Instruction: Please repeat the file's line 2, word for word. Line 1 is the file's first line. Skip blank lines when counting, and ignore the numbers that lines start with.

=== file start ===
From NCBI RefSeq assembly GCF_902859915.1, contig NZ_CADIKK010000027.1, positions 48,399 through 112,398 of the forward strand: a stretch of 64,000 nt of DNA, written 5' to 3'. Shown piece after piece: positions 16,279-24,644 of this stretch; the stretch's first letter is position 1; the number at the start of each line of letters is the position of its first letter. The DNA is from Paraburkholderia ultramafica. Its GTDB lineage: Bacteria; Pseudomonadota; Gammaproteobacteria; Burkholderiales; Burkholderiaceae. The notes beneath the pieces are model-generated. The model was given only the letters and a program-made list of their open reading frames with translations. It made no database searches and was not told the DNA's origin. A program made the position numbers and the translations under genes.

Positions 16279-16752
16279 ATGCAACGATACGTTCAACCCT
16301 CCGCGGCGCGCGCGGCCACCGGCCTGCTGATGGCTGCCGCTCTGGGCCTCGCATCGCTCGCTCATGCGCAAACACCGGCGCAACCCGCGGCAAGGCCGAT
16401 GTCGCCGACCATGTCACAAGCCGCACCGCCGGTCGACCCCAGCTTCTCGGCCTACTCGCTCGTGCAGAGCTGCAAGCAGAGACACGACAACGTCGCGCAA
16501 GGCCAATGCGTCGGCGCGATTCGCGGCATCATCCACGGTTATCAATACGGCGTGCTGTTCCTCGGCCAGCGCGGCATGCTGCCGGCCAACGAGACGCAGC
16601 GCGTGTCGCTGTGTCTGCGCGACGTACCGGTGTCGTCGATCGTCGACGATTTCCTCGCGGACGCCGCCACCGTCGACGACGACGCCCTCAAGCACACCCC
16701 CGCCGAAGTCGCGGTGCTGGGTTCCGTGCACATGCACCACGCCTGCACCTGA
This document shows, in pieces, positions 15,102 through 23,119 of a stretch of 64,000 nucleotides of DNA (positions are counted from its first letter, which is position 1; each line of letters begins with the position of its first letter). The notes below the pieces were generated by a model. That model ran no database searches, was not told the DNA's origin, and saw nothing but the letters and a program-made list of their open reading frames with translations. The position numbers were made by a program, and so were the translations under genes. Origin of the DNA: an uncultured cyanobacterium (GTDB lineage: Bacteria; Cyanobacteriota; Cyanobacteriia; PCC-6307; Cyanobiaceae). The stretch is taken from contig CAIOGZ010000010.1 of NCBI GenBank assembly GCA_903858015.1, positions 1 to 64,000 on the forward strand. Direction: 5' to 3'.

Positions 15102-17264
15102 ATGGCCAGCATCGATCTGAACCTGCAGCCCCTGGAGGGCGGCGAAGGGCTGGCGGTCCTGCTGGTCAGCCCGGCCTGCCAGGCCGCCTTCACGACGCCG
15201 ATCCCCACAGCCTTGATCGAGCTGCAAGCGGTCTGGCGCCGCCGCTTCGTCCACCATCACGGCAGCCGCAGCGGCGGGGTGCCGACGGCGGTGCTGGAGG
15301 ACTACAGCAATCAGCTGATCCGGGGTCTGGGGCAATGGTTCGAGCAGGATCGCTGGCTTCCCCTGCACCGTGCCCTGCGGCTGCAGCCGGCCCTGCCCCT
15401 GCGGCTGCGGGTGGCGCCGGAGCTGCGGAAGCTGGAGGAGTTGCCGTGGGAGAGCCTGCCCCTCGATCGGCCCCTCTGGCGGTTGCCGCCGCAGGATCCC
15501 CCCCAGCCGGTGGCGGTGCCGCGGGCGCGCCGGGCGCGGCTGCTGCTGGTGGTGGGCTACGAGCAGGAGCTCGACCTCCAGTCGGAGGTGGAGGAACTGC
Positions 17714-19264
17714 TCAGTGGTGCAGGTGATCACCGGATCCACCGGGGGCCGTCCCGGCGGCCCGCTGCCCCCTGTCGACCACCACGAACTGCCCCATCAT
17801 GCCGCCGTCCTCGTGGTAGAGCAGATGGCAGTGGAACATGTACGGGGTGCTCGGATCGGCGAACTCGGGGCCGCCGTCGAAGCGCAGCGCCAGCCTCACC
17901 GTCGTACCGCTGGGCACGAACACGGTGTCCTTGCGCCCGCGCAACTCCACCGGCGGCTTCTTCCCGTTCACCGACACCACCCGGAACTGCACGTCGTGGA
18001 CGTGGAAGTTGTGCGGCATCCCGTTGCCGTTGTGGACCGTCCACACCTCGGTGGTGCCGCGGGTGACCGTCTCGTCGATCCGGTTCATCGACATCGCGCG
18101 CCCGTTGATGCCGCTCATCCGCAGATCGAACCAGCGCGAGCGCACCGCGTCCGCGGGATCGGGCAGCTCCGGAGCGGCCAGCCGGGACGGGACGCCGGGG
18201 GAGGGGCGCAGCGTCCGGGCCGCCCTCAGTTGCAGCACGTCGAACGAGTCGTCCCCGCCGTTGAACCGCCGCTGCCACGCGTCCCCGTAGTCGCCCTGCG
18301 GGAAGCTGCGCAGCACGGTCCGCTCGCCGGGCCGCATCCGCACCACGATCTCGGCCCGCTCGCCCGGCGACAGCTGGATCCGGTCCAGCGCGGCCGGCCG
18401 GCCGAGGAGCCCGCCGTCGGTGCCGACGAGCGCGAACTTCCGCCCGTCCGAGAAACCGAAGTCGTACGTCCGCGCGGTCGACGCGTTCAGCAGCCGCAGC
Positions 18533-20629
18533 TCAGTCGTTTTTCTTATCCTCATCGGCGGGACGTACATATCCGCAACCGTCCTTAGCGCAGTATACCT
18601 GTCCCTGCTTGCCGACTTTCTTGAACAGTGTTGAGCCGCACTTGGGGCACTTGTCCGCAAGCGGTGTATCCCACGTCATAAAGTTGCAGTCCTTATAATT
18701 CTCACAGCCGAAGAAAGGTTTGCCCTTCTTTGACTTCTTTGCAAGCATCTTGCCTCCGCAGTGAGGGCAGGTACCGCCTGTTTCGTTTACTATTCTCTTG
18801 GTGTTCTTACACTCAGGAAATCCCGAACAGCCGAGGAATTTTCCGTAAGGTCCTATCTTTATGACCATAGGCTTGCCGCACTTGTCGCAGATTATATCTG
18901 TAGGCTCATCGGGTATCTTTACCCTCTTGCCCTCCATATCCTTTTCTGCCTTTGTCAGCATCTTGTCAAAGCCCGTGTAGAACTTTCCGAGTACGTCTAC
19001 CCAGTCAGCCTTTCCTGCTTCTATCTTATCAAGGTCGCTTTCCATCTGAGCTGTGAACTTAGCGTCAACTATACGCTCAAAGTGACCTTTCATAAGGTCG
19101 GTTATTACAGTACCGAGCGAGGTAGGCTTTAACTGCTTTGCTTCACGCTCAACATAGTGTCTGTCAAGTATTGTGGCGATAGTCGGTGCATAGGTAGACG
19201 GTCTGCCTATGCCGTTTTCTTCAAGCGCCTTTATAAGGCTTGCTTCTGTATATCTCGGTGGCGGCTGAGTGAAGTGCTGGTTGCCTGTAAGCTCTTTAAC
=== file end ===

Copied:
Positions 16279-16752